In fact, it seems that the biggest drawback in this case was that the doctor was scowling and the midwife — who actually knew this patient — had no privileges at the hospital and so she couldn’t provide the kind of assistance that helps give better care than you can get from a stranger.
And why was this doctor scowling at the mom the entire time?
- Because she tried for a homebirth originally, and couldn’t forecast this unlikely situation, which, though not dangerous to the baby (he acknowledges that there was no concern about the baby until after the mom received Pitocin) required a big change of plans?
- Because she wanted him to provide more options than just “we can do a c-section”?
- Because she expected personalized service, not a generic, “we do a c-section after 2 hours”?
To me it seems that the mom was pretty much the ideal consumer. Not because she wanted a homebirth, but because she sought explanations and information, and made good, competent, adult decisions about the care of her own body, with the counsel and guidance of the expert she was paying to help her.
At one point in the essay, the doctor complains that
Short of a cesarean, she had experienced about as invasive a delivery as modern obstetrics has to offer.
I don’t get this complaint. The mom might feel disappointed, afterwards, that fate handed her this particularly difficult birth, which required medical intervention. But even really Birthy people, if they are sane and reasonable, don’t reject the idea of medical intervention per se — they reject the idea of using it when it’s not necessary. In this case, everyone seems to agree that it *was* necessary.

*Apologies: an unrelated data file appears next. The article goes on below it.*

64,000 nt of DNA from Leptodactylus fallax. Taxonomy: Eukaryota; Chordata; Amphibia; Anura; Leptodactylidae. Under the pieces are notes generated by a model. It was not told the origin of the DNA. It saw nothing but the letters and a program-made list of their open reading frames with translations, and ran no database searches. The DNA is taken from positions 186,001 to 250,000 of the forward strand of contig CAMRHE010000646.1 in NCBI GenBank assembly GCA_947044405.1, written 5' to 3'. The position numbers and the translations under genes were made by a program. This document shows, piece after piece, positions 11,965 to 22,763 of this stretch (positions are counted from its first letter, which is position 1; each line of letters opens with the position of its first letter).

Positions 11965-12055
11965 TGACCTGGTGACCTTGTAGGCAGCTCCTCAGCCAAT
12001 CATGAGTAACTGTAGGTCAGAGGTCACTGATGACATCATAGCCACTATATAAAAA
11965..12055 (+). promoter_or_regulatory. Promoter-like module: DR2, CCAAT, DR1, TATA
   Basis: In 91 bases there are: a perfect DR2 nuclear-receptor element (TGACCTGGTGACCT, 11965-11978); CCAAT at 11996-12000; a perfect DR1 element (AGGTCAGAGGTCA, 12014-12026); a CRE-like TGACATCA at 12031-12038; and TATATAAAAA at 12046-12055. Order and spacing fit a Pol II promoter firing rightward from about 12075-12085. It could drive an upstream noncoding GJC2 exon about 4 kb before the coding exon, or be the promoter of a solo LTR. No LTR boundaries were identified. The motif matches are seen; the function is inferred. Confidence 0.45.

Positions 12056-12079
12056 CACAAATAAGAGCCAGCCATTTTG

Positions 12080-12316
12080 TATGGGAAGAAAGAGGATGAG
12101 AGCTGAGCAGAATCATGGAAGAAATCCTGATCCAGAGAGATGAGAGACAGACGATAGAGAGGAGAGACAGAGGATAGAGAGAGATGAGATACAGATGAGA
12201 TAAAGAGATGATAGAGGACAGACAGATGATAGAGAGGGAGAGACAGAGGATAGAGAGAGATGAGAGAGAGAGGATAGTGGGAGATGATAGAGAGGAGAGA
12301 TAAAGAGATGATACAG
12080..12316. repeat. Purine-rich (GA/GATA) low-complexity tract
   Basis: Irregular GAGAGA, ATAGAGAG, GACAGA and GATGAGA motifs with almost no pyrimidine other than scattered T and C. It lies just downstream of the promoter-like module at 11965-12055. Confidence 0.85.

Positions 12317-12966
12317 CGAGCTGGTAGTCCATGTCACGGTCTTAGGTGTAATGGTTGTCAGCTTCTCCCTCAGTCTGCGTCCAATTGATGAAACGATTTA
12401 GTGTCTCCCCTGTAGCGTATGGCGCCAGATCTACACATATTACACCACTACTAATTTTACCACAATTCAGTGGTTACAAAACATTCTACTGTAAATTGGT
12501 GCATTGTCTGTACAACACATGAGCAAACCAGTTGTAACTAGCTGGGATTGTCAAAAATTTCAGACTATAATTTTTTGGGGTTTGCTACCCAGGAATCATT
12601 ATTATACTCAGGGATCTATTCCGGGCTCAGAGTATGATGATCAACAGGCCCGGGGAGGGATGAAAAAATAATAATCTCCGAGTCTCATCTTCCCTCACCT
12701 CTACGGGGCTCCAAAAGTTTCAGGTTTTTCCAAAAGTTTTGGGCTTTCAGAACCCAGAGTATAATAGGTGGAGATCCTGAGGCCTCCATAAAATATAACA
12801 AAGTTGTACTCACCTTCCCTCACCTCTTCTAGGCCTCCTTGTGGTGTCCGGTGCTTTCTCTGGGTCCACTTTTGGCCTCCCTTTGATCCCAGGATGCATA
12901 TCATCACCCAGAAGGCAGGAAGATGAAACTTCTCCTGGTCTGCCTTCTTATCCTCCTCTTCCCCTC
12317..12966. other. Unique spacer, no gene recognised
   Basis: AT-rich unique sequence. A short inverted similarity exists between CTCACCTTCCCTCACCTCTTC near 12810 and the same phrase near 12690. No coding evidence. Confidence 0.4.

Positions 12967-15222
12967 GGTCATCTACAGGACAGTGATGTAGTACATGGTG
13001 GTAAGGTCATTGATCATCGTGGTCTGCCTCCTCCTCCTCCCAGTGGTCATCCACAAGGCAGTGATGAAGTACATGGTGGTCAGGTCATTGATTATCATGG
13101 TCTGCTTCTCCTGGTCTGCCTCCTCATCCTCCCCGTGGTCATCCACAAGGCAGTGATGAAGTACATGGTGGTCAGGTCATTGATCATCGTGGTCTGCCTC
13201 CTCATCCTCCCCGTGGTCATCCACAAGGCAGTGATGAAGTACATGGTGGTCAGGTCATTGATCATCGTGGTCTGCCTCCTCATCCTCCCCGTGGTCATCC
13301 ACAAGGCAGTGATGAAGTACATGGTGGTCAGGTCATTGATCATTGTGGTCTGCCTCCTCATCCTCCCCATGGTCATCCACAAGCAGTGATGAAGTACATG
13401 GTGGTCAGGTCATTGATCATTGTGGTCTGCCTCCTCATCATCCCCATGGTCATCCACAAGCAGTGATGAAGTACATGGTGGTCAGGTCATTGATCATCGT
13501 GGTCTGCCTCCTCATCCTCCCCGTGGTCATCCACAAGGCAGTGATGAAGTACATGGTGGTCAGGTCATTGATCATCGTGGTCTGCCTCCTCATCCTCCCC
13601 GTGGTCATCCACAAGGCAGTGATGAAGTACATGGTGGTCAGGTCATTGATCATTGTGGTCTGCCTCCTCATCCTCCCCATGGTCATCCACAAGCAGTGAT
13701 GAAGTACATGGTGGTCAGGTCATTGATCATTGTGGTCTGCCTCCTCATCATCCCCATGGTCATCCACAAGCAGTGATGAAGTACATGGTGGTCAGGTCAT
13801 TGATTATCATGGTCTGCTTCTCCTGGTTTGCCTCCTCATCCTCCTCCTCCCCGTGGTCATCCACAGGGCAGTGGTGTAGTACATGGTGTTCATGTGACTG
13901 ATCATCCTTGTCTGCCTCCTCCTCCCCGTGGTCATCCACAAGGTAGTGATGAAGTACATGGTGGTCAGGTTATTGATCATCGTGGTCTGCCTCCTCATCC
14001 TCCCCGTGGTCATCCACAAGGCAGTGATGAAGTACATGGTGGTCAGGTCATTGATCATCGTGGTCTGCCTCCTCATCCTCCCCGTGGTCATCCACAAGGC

And if this mom preferred Pit and IFM and the vacuum to a c-section, who is this doctor to say that she ought to have preferred the c-section and spared him the extra hours by her side? She is the customer. She is the owner of her body. She is the decider. He is the servant.
Women seem to like to make decisions about the care of their bodies. It is not “crunchy” to say that a competent adult woman can be trusted to choose, among safe options that have been explained to her, the course that will be best for her.
Finally, the doctor whines that he hated this birth because he was forced to clean up “the midwife’s mess.”
What if the patient had been his hospital birth patient from the start, and had had this exact same labor? After a couple hours of pushing, he’d have suggested a c-section; she’d still have asked what the other safe options were.
Would he have forced a c-section on her? That’s not allowed — as long as we continue to say that laboring women are competent adults, you can’t actually force one to do a c-section, especially when you admit that there’s another safe option.
They’d have landed in the same exact place.
There they’d have been — with her preferring to continue to push and use a little Pit and ultimately IFM and the vacuum, and him wishing she’d just do a c-section and get it over with. It’s clear he doesn’t get why the one is preferable to the other to her, but really? Who cares why she sees it one way. She’s the customer.
If she’d been his patient from the outset and had asked for more options instead of doing a medically unnecessary c-section, and they’d proceeded exactly the same, with the Pit and the IFM and the vacuum — would he have then said that he hated that birth because he’d have had to clean up his own mess?
Or would he have said, perhaps quietly, to a colleague, that he hated the patient because she asked questions, knew her options, and used her doctor as a guide, not a god. Would he confess that he longed for the days where women were conditioned to behave like docile little lambs, and not ask questions or realize they were competent to make decisions for themselves?
Or lets say that he wore her down, because she was tired and suggestible. Let’s say she caved to his pressure and said yes to him. Let’s say he got to do his c-section and go home.
And then she developed MRSA and was rehospitalized for days and days after her child’s birth?
Or had trouble breastfeeding?
Or was, “just”, deeply unhappy, felt that her integrity was bruised, or that she’d been bullied into beginning her course of motherhood with an unnecessary major abdominal surgery?
Who would be cleaning up his mess, then?